Opinion

Clean, manageable water could slip through our hands. Washington group says $4 billion needed up front

This Jan. 8, 2009 photo shows Interstate 5 covered by floodwaters from the Chehalis River. Heavy rains and melting snow caused significant flooding in parts of Washington at that time.
This Jan. 8, 2009 photo shows Interstate 5 covered by floodwaters from the Chehalis River. Heavy rains and melting snow caused significant flooding in parts of Washington at that time. AP file photo

Water is our most precious and abundant natural resource. It sustains human, animal, fish and plant life. Industries from agriculture to manufacturing rely on it. And it protects public health, provides recreational activities and generates electricity.

Pierce County is rich in water resources – approximately 1,100 miles of fresh and marine water shoreline, four major watersheds and 157 named lakes.

But today Washington’s water is threatened by population growth, increased development and outdated systems for managing it. Drought, flooding, contaminated drinking water and limited supplies are more frequent. And aging water facilities such as dams, levees, pumps, tanks, and storage and treatment plants are at best inadequate.

Here in Pierce County, we see issues such as toxic blue-green algae blooms that plague Lake Steilacoom and failing surface water ratings in parts of the Nisqually and Puyallup river watersheds. Elsewhere, we’ve seen everything from a flood that put Interstate 5 under 10 feet of water in Chehalis, to droughts that harm Yakima Valley agriculture, to threats to our $180 million-a-year shellfish industry.

Water is vital to keeping Washington communities healthy. We can no longer take it for granted. The absence of a statewide, modern water-management and infrastructure-investment plan threatens our economy, environment, forests, fisheries and quality of life. And much of our water infrastructure in the Pacific Northwest is near the end of its useful life.

That’s why we support Washington Waters, a coalition of conservation organizations, businesses, farmers, unions, utilities, local governments and civic leaders calling for a new focus on water-management investments.

Washington Waters is advocating for a management plan and investments to improve floodplain, riparian habitat and water storage for municipal, farming, fishing and recreation purposes.

With adequate planning and investment, Pierce, Thurston and Kitsap counties could begin to address shellfish bed contamination, surface water quality, storm water runoff and flooding.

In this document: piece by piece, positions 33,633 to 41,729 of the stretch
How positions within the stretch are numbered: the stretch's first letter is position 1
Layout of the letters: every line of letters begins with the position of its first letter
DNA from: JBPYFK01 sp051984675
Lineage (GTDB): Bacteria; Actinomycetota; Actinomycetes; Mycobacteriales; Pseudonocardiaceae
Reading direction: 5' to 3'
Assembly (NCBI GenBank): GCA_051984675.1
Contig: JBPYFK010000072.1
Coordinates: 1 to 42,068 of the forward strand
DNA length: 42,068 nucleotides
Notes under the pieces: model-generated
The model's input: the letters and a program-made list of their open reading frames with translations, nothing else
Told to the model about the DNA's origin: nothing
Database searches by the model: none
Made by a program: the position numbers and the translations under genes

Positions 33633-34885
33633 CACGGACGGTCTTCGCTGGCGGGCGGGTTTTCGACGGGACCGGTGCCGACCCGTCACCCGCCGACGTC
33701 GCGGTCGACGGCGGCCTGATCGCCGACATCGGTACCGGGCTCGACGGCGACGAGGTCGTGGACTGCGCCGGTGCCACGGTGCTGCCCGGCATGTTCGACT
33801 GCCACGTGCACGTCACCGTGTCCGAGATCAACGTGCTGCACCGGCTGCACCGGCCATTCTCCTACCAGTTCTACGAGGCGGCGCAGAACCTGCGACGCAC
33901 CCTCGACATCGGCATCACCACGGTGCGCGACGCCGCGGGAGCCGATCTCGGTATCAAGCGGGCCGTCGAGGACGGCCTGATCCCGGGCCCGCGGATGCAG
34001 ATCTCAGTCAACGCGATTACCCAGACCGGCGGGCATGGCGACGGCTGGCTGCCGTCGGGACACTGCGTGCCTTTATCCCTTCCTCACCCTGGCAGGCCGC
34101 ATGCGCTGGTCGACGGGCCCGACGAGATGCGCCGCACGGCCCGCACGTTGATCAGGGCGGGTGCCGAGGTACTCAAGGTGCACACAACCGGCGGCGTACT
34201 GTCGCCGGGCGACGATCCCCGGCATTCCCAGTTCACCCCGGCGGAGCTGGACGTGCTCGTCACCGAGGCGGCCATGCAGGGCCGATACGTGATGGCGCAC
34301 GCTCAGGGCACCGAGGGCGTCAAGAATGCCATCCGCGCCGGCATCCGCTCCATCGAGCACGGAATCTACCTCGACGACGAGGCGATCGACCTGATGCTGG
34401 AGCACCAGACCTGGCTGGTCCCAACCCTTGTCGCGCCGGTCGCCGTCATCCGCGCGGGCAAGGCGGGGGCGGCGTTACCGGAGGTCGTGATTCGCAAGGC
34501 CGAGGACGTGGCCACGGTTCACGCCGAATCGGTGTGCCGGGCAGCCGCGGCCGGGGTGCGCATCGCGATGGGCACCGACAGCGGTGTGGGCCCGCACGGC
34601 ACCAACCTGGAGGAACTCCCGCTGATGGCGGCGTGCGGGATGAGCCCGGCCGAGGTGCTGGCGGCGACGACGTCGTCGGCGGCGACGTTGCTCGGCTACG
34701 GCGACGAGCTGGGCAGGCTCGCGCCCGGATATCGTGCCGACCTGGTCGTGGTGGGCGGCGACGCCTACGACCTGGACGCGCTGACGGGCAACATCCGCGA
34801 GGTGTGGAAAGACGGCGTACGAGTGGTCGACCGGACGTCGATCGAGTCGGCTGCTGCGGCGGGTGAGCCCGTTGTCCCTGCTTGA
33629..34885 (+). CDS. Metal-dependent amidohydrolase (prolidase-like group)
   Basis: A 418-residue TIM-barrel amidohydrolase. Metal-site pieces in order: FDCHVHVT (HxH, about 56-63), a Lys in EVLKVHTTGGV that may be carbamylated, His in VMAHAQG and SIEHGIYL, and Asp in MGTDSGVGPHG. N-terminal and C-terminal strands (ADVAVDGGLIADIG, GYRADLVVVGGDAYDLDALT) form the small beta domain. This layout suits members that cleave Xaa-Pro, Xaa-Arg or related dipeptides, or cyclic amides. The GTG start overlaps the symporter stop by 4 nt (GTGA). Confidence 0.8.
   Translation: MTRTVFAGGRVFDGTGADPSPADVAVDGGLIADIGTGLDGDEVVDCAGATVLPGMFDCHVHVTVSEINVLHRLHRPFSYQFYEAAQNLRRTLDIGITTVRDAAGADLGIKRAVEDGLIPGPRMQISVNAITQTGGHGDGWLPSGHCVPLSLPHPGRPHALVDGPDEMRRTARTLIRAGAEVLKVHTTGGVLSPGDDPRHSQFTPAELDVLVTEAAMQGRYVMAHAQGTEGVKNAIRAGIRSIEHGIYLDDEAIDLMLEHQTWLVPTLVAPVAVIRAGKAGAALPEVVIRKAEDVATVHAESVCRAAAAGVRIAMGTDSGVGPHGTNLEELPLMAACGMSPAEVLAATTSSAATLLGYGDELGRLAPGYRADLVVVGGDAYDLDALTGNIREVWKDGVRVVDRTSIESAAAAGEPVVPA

A study authorized by the Legislature began to identify the basic needs. This initial 20-year plan focused on improved floodplain and riparian habitat, municipal and agriculture water storage and fish passage projects, at a cost of up to $32.7 billion.

Washington Waters is developing support to get a $4 billion down payment to begin work in these areas:

Pollution

We need to reduce contaminant levels and toxic elements entering our regional drinking water system, beaches and bays.

Recreational and commercial fishing have been restricted or closed due to biotoxins. We have beaches throughout Pierce County that are closed to shellfish harvesting due to pollution.

Water Supply

As drought and pollution continue to restrict our water supply, demands from population growth and increased industry continue to grow. These forces put pressure on water reserves, making scarcity more common and stifling development.

Drought

Rivers and streams depend on snowmelt to sustain fish, wildlife and agriculture. As droughts become more frequent and larger in scale, Washington’s wildlife and agricultural economies are in danger. Salmon and trout struggle to swim upstream, and irrigation districts often shut off water supplies to farmers, which hinders crop yield.

Flooding

Heavy rains and snowmelt unleash floods that foul water and sewage treatment facilities, threaten state highways and local roads, and cause people to leave their homes and businesses across the state. Even higher temperatures are predicted and will cause rivers and streams to continue rising.

Washington Waters is loudly ringing an alarm bell to make water-resource policy and funding a higher priority.

We call on the Legislature to develop a long-term, comprehensive, multi-pronged strategy to ensure that the water nature has blessed on Washington is protected, enhanced and available to future generations.

Ryan Mello is a Tacoma City Council member and executive director of the Pierce Conservation District. Bill Taylor is the CEO of Taylor Shellfish Farms.

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